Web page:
Thursday, March 03, 2011

Good IR Work

Mark Russinovich recently posted The Case of the Malicious Autostart to his blog.  I have to say, I think we are all very fortunate that Mark decided to post this; besides providing a very good demonstration of the use of the tools that Mark has written and made available, but it also demonstrates what others within the community are seeing.  Chris Pogue recently did something similar with his Webcheck.dll post to the Spiderlabs Anterior blog, and it's good to see these kinds of things posted publicly.

Mark's post provides some really good information about what was found during a support call, and the tools and techniques used to find it, as well as to dig deeper.  One thing that's interesting to point out is that the infection of the system may have included subversion of Windows File Protection (not that that's not trivial...), as it's mentioned that  the user32.dll files in the system32 and dllcache directories were modified.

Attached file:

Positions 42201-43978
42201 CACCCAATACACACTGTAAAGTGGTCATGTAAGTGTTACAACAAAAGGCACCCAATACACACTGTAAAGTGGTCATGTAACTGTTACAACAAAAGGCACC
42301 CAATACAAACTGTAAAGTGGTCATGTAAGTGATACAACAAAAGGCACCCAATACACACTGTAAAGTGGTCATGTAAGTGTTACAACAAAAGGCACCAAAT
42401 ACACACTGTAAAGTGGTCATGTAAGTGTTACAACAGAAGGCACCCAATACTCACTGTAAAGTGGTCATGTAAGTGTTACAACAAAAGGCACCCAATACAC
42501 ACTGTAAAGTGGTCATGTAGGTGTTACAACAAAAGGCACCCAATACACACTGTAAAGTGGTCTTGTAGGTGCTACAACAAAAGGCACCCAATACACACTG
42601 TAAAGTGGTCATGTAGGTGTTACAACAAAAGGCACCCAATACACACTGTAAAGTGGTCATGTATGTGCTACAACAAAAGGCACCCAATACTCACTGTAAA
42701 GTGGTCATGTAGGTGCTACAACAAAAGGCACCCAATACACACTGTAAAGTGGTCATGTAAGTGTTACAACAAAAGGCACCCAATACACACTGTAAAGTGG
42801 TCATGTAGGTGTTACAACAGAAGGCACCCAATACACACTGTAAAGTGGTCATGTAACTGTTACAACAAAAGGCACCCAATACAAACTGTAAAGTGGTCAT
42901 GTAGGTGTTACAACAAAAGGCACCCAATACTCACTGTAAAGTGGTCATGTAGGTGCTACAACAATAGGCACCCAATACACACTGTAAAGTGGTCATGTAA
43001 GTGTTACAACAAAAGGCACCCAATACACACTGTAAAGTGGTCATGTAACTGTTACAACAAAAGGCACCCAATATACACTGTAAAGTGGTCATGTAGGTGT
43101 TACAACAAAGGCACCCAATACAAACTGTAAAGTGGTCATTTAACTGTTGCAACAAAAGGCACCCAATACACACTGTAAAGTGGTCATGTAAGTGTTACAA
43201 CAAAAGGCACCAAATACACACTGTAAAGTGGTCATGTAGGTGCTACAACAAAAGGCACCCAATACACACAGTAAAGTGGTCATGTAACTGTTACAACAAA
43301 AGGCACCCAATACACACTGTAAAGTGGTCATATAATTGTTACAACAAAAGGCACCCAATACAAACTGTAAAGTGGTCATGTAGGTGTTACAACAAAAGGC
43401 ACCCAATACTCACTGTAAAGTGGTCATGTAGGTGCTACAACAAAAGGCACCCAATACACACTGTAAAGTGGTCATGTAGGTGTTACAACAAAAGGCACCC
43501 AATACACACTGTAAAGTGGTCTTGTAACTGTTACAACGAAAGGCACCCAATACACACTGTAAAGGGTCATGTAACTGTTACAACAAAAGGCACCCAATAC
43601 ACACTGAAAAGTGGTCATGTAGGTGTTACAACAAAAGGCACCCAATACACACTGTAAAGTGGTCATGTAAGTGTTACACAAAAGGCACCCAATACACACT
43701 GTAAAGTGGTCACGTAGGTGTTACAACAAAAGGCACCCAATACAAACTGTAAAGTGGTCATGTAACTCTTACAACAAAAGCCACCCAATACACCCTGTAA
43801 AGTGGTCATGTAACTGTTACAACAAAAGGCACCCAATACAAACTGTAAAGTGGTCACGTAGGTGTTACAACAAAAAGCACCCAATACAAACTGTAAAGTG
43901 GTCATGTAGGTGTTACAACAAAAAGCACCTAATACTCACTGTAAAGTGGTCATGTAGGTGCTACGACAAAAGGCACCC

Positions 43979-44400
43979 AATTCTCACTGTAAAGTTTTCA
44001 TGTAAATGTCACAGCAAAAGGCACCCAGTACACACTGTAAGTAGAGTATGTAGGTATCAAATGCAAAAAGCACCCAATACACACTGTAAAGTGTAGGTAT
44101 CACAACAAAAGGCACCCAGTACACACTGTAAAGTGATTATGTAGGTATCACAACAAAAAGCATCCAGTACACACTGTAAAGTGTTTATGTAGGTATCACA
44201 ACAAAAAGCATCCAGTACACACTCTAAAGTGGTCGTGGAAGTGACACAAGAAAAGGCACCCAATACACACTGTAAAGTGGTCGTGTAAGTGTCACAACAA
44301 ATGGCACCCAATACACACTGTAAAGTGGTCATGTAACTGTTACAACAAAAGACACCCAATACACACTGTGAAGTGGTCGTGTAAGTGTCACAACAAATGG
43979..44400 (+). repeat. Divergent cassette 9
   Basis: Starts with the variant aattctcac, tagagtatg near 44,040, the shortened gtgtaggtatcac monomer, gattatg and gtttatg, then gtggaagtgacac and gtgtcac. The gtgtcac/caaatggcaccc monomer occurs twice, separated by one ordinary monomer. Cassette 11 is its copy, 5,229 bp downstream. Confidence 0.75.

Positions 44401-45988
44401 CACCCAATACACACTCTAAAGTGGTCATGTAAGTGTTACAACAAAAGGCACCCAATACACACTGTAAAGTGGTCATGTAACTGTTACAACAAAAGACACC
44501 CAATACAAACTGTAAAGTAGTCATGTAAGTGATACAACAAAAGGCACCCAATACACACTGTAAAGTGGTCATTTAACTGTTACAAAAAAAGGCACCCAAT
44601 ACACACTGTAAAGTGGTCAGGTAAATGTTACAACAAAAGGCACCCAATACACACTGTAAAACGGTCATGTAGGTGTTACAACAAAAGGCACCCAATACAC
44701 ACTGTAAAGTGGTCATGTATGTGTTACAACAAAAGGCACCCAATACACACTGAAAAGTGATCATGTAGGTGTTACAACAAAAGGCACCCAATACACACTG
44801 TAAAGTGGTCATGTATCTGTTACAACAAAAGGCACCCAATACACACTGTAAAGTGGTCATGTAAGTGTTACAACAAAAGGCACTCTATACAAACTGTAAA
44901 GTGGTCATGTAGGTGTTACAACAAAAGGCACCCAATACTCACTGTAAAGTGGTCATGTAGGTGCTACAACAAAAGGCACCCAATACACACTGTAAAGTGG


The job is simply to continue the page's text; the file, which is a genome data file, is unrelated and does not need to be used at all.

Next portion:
Posts like this give the rest of us an opportunity to see what others are facing and how they're addressing those challenges.  Being the tech support in my household, I'm somewhat familiar with these tools and their use, but I can't say that I've seen something like this.  What I like to do is see how this methodology fits into my own processes.

In the comments to the post, a user ("Mihailik") asks about determining the infection vector, to which Mark responds:

Unfortunately, that's a question just about anyone fighting a new malware infection will have a near impossible time of determining. Unless you actually see the infection as it takes place, you can't know - it could have been someone executing a malicious email attachment, opening an infected document, or via a network-spreading worm. 

I would suggest that by using timeline analysis, many of us have been able to determine infection vectors.  I know that folks using timelines have nailed down the original infection vector in some cases to phishing emails, attachments, browser drive-bys, etc. The timeline may give an indication of where you should look, and examination of the actual files (PDF or Word document, Java .jar file, etc.) will illuminate the issue further.  Determining the infection vector may not have been something that could be easily done on this system, during this support engagement, but for more IR-specific engagements, this is often a question that analysts are asked to address.

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